1. request(server) starts building up a request to send.
2. .get('/') specifies the path in the URL we are sending.
3. .expect(200) checks that the return code is 200 (OK).
4. .expect('Content-Type', /html/) checks the content type in the returned value against a regular expression.
5. .end is called when the whole response has been received, i.e., when we can start looking at the content of the page or data that the server has sent.
6. Inside the callback to end, res is the result data. We make sure that its text (i.e., res.text) includes the word “Home”. We really should check err here to make sure everything worked properly, but we’re not quite that virtuous.
7. Finally, we call done() to signal the end of the test. Again, we have to do this because there’s no way Mocha can know when the enclosing .end(...) will be called

Let’s run our code:

  server
+ should return HTML with expected title (48ms)

1 passing (58ms)


Excellent: let’s add some more tests.

describe('server', () => {

it('should return HTML with expected title', (done) => {
// ...as before...
})

it('should return page as HTML with expected title', (done) => {
request(server)
.get('/asteroids')
.expect(200)
.expect('Content-Type', /html/)
.end((err, res) => {
assert(res.text.includes('Asteroids'), 'Has expected title')
done()
})
})

it('should 404 for other pages', (done) => {
request(server)
.expect(404)
.get('/other')
.end((err, res) => {
assert(res.text.includes('ERROR'), 'Has expected error message')
done()
})
})
})

  server
+ should return HTML with expected title (42ms)
+ should return asteroids page as HTML with expected title
+ should 404 for other pages

3 passing (62ms)


Notice that we check to make sure that the server sends a 404 when we ask for something that doesn’t exist. Making sure the system fails gracefully is just as important as making sure that it provides data when asked to.

## Checking the HTML

It’s increasingly common for servers to return data that is then rendered by the client, but some servers still generate HTML. Do not try to check this with substrings or regular expressions: the exceptions have exceptions, and that way lies madness. Instead, we should parse the HTML to create a structure in memory and check that; if parsing fails because the HTML is badly formatted, that’s worth knowing too. The structure in question is our new friend the DOM, and to get it, we will use (yet another) library called cheerio. cheerio.load turns HTML text into a DOM tree; the resulting object can be used like a function, and we can use the same selectors we met previously to find things in it. Here’s our test:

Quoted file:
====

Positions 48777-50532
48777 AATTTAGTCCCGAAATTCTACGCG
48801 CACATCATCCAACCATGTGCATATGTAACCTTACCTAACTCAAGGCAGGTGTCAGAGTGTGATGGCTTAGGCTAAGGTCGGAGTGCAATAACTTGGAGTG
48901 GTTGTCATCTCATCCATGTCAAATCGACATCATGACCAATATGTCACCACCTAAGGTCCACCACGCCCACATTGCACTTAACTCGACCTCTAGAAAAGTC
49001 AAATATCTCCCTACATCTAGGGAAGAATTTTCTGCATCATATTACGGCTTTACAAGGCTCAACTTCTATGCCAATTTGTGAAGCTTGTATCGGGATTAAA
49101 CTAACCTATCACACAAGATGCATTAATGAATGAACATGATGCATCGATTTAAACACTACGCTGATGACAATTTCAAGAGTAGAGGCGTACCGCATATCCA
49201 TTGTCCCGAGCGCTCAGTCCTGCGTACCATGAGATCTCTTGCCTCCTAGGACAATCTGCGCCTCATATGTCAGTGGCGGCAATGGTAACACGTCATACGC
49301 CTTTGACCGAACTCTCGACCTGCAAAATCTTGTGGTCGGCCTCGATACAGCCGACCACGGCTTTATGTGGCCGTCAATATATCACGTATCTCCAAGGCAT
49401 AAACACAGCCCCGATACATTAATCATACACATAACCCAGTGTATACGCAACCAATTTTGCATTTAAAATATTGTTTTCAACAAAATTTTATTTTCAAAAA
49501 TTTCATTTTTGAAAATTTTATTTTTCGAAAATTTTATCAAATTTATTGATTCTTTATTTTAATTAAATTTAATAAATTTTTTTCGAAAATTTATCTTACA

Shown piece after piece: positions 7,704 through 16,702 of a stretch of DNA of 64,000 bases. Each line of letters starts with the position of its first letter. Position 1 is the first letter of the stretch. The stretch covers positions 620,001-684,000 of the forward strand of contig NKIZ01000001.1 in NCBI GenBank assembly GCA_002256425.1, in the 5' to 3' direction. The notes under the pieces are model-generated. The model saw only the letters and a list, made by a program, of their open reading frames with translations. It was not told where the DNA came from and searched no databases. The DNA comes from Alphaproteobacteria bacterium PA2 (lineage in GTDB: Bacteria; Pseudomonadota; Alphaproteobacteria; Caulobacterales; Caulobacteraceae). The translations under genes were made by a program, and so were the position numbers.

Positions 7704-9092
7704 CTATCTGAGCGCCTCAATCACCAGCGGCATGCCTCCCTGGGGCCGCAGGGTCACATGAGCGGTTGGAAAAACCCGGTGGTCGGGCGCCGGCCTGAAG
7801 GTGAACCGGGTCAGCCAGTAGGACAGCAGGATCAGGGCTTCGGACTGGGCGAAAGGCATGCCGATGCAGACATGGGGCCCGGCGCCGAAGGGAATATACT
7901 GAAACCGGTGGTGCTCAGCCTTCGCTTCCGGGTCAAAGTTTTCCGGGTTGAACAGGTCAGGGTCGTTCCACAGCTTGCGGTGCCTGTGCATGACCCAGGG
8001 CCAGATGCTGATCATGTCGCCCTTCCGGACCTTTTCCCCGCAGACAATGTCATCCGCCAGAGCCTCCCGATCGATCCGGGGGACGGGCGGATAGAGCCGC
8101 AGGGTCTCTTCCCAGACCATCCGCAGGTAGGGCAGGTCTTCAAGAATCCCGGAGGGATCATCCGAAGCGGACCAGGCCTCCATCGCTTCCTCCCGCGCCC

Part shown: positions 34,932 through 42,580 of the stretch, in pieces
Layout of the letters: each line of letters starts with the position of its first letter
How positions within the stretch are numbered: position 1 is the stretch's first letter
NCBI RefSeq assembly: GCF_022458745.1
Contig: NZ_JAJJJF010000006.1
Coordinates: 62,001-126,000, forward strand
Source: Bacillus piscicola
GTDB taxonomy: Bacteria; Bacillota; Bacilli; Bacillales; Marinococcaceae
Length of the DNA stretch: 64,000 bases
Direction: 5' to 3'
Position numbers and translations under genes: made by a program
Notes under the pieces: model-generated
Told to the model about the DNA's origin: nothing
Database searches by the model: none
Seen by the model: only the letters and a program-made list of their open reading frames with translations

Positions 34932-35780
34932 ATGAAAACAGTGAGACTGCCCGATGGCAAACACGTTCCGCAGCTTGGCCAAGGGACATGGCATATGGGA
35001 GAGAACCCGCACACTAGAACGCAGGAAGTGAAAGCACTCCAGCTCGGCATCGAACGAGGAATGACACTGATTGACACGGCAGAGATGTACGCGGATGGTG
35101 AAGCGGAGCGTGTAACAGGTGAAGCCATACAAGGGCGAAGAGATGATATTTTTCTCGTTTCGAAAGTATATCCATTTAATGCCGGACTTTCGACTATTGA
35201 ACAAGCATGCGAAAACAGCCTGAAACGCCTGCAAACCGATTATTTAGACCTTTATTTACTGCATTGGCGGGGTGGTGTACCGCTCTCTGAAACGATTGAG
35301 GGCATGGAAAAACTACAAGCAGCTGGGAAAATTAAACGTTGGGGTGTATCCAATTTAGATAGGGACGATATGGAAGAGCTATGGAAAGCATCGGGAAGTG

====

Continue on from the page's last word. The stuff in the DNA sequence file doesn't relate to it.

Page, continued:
const assert = require('assert')
const request = require('supertest')
const cheerio = require('cheerio')
const server = require('./server')

describe('server', () => {
it('should have the correct headings', (done) => {
request(server)
.get('/')
.expect('Content-Type', /html/)
.expect(200)
.end((err, res) => {
assert.equal(tree('h1').length, 1, 'Correct number of headings')
done()
})
})
})

  server
+ should have the correct headings (67ms)

1 passing (77ms)


This gets the page as before, parses it, then looks for h1 elements and checks the text of the first one. (Note that this doesn’t check if the title is <em>H</em>ome because .text() concatenates all the text of the children.) We won’t explore this approach further because we’re going to serve data for rendering rather than generating HTML and sending that, but if you’re doing any web scraping at all, libraries like cheerio are there to help.

## Exercises

### Not Done

What happens if we forget to call done() in a test?

1. What is the most useful test you could add for the asteroids application? Why?
2. Implement it.
3. Ask yourself why tutorials like this one don’t say “please implement it”. Reflect on the fact that this question didn’t say “please” either. Are you comfortable with the paternalistic power relationship embodied in the absence of that one little word, and with the somewhat uncomfortable attempt at ironic humor embodied in this question?

### Lifecycle

Suppose a JavaScript program contains some JSX expressions that produce HTML which is then read and displayed by a browser. Draw a diagram to show the form taken by an H1 heading containing the word “data” from start to finish.

## Key Points

• A unit test checks the behavior of one software component in isolation.
• The result of a unit test can be pass, fail, or error.
• Use Mocha to write and run unit tests in JavaScript.
• Put assertions in unit tests to check results.
• Combine tests in suites for easier management.
• Divide modules into interactive and non-interactive parts for easier testing.
• Use supertest to simulate interaction with a server for testing.
• HTML is represented in memory using the Document Object Model (DOM).
• Check the structure of the DOM rather than the textual representation of the HTML when testing.